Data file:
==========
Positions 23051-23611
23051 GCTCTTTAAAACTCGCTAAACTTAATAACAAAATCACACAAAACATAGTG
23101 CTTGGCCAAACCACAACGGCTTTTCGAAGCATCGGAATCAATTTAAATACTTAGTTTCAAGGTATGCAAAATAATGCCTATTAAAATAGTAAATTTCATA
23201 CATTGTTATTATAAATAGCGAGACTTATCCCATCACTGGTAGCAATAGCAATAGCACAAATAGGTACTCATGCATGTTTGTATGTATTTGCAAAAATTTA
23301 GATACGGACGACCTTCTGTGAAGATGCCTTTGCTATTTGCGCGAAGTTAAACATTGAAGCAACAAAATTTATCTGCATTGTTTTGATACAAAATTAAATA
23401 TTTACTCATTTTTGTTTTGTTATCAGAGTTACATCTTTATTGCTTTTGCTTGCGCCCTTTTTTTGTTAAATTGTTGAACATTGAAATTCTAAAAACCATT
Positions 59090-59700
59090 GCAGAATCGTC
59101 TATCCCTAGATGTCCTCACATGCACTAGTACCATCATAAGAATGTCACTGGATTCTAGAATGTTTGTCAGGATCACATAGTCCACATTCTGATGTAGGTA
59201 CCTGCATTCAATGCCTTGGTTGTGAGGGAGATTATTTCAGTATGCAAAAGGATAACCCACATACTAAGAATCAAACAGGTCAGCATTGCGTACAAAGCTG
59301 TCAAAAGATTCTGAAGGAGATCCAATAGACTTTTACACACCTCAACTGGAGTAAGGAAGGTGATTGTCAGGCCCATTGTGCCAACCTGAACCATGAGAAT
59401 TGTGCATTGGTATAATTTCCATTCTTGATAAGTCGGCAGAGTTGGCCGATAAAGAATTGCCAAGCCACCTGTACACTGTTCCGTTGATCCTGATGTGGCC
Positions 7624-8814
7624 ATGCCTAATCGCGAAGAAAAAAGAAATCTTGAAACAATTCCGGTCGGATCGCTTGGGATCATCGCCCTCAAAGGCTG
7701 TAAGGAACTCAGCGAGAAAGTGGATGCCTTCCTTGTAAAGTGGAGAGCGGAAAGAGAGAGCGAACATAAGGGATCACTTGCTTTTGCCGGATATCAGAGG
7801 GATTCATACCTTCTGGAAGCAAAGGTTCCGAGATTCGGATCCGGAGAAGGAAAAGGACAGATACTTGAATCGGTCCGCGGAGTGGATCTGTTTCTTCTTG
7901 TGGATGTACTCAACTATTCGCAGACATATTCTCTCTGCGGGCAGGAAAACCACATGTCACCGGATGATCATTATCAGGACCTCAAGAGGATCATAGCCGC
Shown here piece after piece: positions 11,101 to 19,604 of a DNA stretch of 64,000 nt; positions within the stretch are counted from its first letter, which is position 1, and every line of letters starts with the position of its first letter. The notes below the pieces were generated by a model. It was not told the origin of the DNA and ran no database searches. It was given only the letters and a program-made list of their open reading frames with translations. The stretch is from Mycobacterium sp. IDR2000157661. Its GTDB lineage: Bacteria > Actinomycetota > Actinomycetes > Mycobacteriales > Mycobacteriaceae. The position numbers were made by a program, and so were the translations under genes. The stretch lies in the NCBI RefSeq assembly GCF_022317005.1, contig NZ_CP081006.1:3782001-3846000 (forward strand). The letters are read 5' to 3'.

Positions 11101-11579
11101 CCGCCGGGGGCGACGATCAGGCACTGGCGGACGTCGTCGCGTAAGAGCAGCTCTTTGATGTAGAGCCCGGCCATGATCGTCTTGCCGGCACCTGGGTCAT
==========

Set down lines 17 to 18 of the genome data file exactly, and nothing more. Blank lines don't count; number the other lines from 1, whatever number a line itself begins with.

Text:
7901 TGGATGTACTCAACTATTCGCAGACATATTCTCTCTGCGGGCAGGAAAACCACATGTCACCGGATGATCATTATCAGGACCTCAAGAGGATCATAGCCGC
Shown here piece after piece: positions 11,101 to 19,604 of a DNA stretch of 64,000 nt; positions within the stretch are counted from its first letter, which is position 1, and every line of letters starts with the position of its first letter. The notes below the pieces were generated by a model. It was not told the origin of the DNA and ran no database searches. It was given only the letters and a program-made list of their open reading frames with translations. The stretch is from Mycobacterium sp. IDR2000157661. Its GTDB lineage: Bacteria > Actinomycetota > Actinomycetes > Mycobacteriales > Mycobacteriaceae. The position numbers were made by a program, and so were the translations under genes. The stretch lies in the NCBI RefSeq assembly GCF_022317005.1, contig NZ_CP081006.1:3782001-3846000 (forward strand). The letters are read 5' to 3'.